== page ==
LN229 and GBM8401 cells were harvested in Dulbecco’s modified Eagle’s medium (DMEM) containing 2% fetal bovine serum (FBS), penicillin, and streptomycin at 37° C and 5% CO2. U118MG were harvested in DMEM containing 10% FBS, penicillin, and streptomycin at 37° C and 5% CO2. GBM8401-iRL cells were harvested in RPMI 1640 Medium containing 10% FBS, penicillin, and streptomycin at 37° C and 5% CO2. GBM8401 or LN229 cells were transfected with PLOD3 small interfering RNA (siRNA) (siGENOME SMARTpool, Dharmacon) using the DharmaFECT 1 Transfection Reagent (GE Healthcare Dharmacon Inc.) according to the manufacturer’s instructions. GBM8401-iRL cells were obtained by stable transfection with pLuc2-iRFP and selected with a FACSAria Fusion Sorter. For PLOD3 long-term knockdown experiments, GBM8401 or LN229 cells were infected with shLuc control and PLOD3-shRNA-containing lentiviral vectors (Academia Sinica, Taiwan, ROC) over 24 h in the presence of Polybrene, followed by selection in medium encompassing puromycin (2 g/ml) for 7 days.

PLOD3 expression, survival analysis, and risk assessment in human glioma

We recruited GSE4290, acquired from http://www.ncbi.nlm.nih.gov/geo/tools/profileGraph.cgi?ID=GDS19 62:202185_at, to investigate PLOD3 expression in each glioma grade. The procedural details have been previously described [64]. We used the online biomarker tool SurvExpress to investigate the survival analysis and risk assessment of PLOD3 in two human glioma datasets (GSE16011; GSE13041) [18]. The glioma patients were categorized into high- and low-risk groups on the basis of each participant's genetic profiles and survival by Cox regression analysis.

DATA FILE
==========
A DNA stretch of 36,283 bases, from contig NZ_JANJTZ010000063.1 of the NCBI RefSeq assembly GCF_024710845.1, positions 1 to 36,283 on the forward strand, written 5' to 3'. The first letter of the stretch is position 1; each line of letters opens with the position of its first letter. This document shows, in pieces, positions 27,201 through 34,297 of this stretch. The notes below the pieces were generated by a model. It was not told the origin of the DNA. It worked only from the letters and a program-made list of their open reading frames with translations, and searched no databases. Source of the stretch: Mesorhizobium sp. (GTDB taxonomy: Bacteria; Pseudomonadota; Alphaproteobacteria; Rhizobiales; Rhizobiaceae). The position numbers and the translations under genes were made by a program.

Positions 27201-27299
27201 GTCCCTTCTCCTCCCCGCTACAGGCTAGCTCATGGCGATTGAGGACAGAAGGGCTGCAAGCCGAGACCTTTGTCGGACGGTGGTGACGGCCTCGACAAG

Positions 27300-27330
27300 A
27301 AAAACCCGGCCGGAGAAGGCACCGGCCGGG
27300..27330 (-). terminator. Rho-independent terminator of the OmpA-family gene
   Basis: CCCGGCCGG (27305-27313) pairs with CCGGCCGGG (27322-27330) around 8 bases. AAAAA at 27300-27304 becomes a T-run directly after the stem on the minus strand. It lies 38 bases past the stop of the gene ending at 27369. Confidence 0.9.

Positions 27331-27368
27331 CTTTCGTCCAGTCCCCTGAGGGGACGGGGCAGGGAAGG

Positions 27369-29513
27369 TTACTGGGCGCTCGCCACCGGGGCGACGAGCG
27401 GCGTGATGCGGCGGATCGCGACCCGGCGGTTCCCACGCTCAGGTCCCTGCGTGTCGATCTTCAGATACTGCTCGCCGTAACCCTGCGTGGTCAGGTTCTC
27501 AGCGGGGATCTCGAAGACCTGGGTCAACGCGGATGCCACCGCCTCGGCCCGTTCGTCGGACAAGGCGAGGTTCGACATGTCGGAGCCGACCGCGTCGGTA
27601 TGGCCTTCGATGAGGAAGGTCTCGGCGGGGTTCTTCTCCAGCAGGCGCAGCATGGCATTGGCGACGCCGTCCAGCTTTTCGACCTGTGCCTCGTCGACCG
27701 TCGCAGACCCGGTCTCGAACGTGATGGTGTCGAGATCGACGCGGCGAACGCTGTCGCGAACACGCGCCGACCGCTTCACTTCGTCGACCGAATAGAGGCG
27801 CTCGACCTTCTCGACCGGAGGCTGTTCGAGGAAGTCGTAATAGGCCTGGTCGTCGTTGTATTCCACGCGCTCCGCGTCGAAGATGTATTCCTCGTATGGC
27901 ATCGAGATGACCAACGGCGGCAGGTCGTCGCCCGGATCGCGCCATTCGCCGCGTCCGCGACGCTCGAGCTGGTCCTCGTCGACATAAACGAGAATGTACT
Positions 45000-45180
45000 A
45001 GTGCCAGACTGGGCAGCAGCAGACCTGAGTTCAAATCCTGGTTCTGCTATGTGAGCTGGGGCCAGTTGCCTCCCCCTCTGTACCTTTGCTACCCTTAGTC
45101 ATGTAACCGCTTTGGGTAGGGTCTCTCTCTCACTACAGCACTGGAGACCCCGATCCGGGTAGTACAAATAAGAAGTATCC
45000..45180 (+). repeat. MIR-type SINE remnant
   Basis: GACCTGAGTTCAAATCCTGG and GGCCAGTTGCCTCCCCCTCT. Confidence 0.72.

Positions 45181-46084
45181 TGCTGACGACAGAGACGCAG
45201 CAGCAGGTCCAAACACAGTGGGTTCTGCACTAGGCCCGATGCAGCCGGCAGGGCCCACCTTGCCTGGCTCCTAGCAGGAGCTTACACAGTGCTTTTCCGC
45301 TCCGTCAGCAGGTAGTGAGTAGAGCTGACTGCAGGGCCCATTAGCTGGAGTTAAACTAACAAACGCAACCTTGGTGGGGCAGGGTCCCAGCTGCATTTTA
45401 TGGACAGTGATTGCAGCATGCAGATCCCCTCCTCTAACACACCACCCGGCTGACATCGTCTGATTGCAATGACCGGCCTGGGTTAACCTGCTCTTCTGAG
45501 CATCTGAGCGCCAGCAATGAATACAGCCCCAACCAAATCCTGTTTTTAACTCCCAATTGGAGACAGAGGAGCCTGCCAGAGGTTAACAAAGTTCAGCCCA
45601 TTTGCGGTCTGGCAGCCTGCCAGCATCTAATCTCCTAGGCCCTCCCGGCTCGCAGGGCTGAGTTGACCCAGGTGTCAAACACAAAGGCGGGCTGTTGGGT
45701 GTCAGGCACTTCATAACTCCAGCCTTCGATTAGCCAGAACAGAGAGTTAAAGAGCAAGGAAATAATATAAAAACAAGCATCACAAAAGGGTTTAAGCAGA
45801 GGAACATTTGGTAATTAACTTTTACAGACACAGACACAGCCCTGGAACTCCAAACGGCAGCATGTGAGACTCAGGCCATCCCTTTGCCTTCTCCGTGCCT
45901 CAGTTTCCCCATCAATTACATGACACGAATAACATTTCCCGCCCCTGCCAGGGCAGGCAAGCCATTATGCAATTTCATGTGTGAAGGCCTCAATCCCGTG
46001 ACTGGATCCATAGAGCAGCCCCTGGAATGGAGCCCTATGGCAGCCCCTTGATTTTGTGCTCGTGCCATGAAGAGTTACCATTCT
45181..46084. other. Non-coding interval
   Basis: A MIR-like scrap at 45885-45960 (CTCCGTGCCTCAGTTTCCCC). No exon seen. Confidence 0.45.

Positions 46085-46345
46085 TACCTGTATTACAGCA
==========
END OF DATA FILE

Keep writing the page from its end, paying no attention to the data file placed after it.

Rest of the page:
RNA isolation and quantitative real-time reverse transcription-PCR

We performed total mRNA extraction, reverse transcription and quantitative RT-PCR according to the manufacturer’s protocol. Normal brain cDNA was purchased from Origene Technologies (Rockville, MD, USA). The reverse transcripts were amplified and quantified using an Illumina ECO™ Real-Time PCR system. The relative quantitative gene expression was normalized to GAPDH as an internal control and calculated using the 2−ΔΔCt method. The primer pairs used were as follows: PLOD3 forward 5′-GACCCGGTCAACCCAGAGA-3′ and reverse 5′-CTCCACCAACTGTTCGAGCC-3′ [65]; GADPH forward 5′-CTTCATTGACCTCAACTAC-3′ and reverse 5′-GCCATCCACAGTCTTCTG-3′.

Cell lysate preparation and western blot analysis

Cells were homogenized in lysis buffer (100 mM Tris-HCl, 150 mM NaCl, 0.1% SDS, and 1% Triton-X-100) at 4° C and separated via SDS-PAGE electrophoresis. Protein lysates of normal brain tissue were purchased from Abcam. The proteins were then electrophoretically transferred onto a polyvinylidene difluoride membrane (Bio-Rad Laboratories, Inc.). Primary antibodies specific for PLOD3 (Sigma-Aldrich), Beclin-1 (Cell Signaling Technology), p62 (Santa Cruz Biotechnology), Atg-5 (Cell Signaling Technology), E-cadherin (Cell Signaling Technology), N-cadherin (Cell Signaling Technology), Vimentin (Cell Signaling Technology), Snail (Cell Signaling Technology), Twist (Santa Cruz Biotechnology), p-AKT (Ser473) (Cell Signaling Technology), AKT (Abcam), p-ERK (Thr202/Tyr204), ERK (Cell Signaling Technology), p-mTOR (Ser2448), mTOR (Cell Signaling Technology), EGFR (Cell Signaling Technology), VEGF (Santa Cruz Biotechnology), HIF-1α (Santa Cruz Biotechnology), p21 (Santa Cruz Biotechnology), p53 (Santa Cruz Biotechnology), ACTN (Santa Cruz Biotechnology), and β-actin (Sigma-Aldrich) and Collagens IV, V and VI (Abcam) were used.

Enzyme-linked immunosorbent assay (ELISA)

The levels of VEGF in the culture medium from two glioblastoma cell lines (GBM8401 and LN229) were measured using an ELISA kit (R&D Systems, Inc., Minneapolis, MN) at 24, 48, and 72 hours.


A human glioma tissue microarray was purchased from US Biomax (BS17015a) and immunostained with anti-PLOD3 antibody and stained with hematoxylin and eosin (Sigma-Aldrich, St. Louis, MO, USA).

Cell proliferation, soft agar colony formation assays and flow cytometry cell cycle analysis